Transcript for Hollywood writers expected to meet for another round of contract negotiations
- Writers and studios are expected to meet for another round of talks after restarting negotiations earlier this week. Among other things, the union is calling for increased pay, better residuals and staffing, and assurances on artificial intelligence. Writers have been on strike for nearly five months now. ABC's radio entertainment correspondent Jason Nathanson is here with the latest on that. Jason, thanks for coming on. Today will be the third day of these new talks between the writers union and the AMPTP. So where do things stand right now?
- Well, they're talking, and it's a good thing that they're talking for a third day. This is the first time since the writers strike started back in May that they've actually met for three days in a row. Talks last month, they broke down after just about a day and a half with both sides coming out of it not feeling so great, the writers saying that they felt that they were condescended to in that meeting last month.
This time, you have the CEOs of the major companies-- you got Netflix's Ted Sarandos, you have Bob Iger, who's in charge of Disney, our parent company, the heads of Universal, the Warner Brothers. And they're not there to just kind of talk about their weekend plans and eat stale pastry. They're there to talk and try to make a deal. So it's looking like things are going in the right direction, but all we can do right now is read the tea leaves. We don't have any actual hard evidence that things are moving in the right direction aside the fact that they're still talking. And that's a good thing.
- So, Jason, what are the main sticking points here?
- It really comes down to a couple of things you mentioned there, residuals and artificial intelligence. From what we understand, those are two of the major things that they're still talking about and trying to work out a deal. In this new age of streaming and how things have really changed over the past 10 years, really a fundamental change in the industry about how we watch television-- and streaming is a big part of that. It used to be when it came to watching broadcast, and those were the big numbers, and we'd get the ratings every night. That doesn't happen so much on streaming, although the companies have started to give a little information about what people are watching and how many hours people are watching.
When it really comes down to it, data is really important to Netflix and Amazon and Apple. They want to keep that to themselves. And when it comes to calculating streaming residuals, the writers and the actors say that they want a little more transparency-- transparency when it comes to those sorts of things so they know what their worth is with these shows when they get popular.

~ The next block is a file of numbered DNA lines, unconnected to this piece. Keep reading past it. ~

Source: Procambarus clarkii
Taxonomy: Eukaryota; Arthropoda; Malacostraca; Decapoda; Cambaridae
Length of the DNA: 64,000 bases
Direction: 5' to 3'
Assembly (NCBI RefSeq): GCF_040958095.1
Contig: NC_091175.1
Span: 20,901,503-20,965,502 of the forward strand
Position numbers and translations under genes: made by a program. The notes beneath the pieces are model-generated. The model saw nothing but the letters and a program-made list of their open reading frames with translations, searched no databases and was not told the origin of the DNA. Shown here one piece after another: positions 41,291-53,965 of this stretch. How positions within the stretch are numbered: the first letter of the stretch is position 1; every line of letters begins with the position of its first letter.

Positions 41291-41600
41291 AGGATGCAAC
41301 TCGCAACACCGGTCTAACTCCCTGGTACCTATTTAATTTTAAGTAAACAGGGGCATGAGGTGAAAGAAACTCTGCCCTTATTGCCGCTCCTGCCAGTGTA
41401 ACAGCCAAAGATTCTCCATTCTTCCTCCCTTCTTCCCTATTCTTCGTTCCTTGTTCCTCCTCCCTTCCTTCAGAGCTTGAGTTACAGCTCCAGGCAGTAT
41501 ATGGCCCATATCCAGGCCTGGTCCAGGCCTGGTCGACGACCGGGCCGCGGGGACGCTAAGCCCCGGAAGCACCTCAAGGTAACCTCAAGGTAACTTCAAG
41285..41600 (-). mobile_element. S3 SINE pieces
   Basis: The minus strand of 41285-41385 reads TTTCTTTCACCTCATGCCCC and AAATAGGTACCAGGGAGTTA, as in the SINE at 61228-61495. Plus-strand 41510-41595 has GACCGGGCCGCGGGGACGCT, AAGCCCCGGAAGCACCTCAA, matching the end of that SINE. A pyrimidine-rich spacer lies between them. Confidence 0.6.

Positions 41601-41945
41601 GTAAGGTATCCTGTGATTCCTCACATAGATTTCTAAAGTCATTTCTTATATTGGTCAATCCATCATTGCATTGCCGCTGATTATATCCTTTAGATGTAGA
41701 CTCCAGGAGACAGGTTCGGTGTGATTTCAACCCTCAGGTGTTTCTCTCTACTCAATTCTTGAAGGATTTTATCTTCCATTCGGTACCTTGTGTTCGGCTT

So residuals, that's a big thing, and also AI, which I think people were kind of smiling and laughing at when the strike first started. And people were talking about AI and robots writing television shows. That's really become a major sticking point because we don't know where that technology is going to go.
But a lot of people look at it and say, well, it has the chance to fundamentally change the industry just like streaming has over the past few years. And they don't wanna be behind the ball when it comes to AI. They wanna get out in front of it. So they want guarantees and assurances that they will not be replaced-- the writers and the actors will not be replaced when it comes to using artificial intelligence to make movies and TV shows.
- So, Jason, what happens if they don't reach a deal soon?
- Well, this is kind of a critical time right now. We've already lost the first half of the broadcast television season. This is the time, you know-- this is where the shows all usually come back. For ABC, it would be Abbott Elementary, or it would be Grey's Anatomy. We're not seeing that right now. We're seeing a lot of reality shows coming back. We're seeing a lot of sports reruns.
Right now is the time where, if they made a deal, they could salvage the second half of the fall TV season. So there's a lot of kind of pressure to get that deal done so people can go back to work. But also, when it comes to the movie side of things, we're getting into award season. And that's a real critical time for a lot of studios to get their prestige projects out there. But they can't do that if they don't have the big stars.
- All right, ABC's radio entertainment correspondent, Jason-- excuse me, Jason Nathanson. Jason, thank you.
This transcript has been automatically generated and may not be 100% accurate.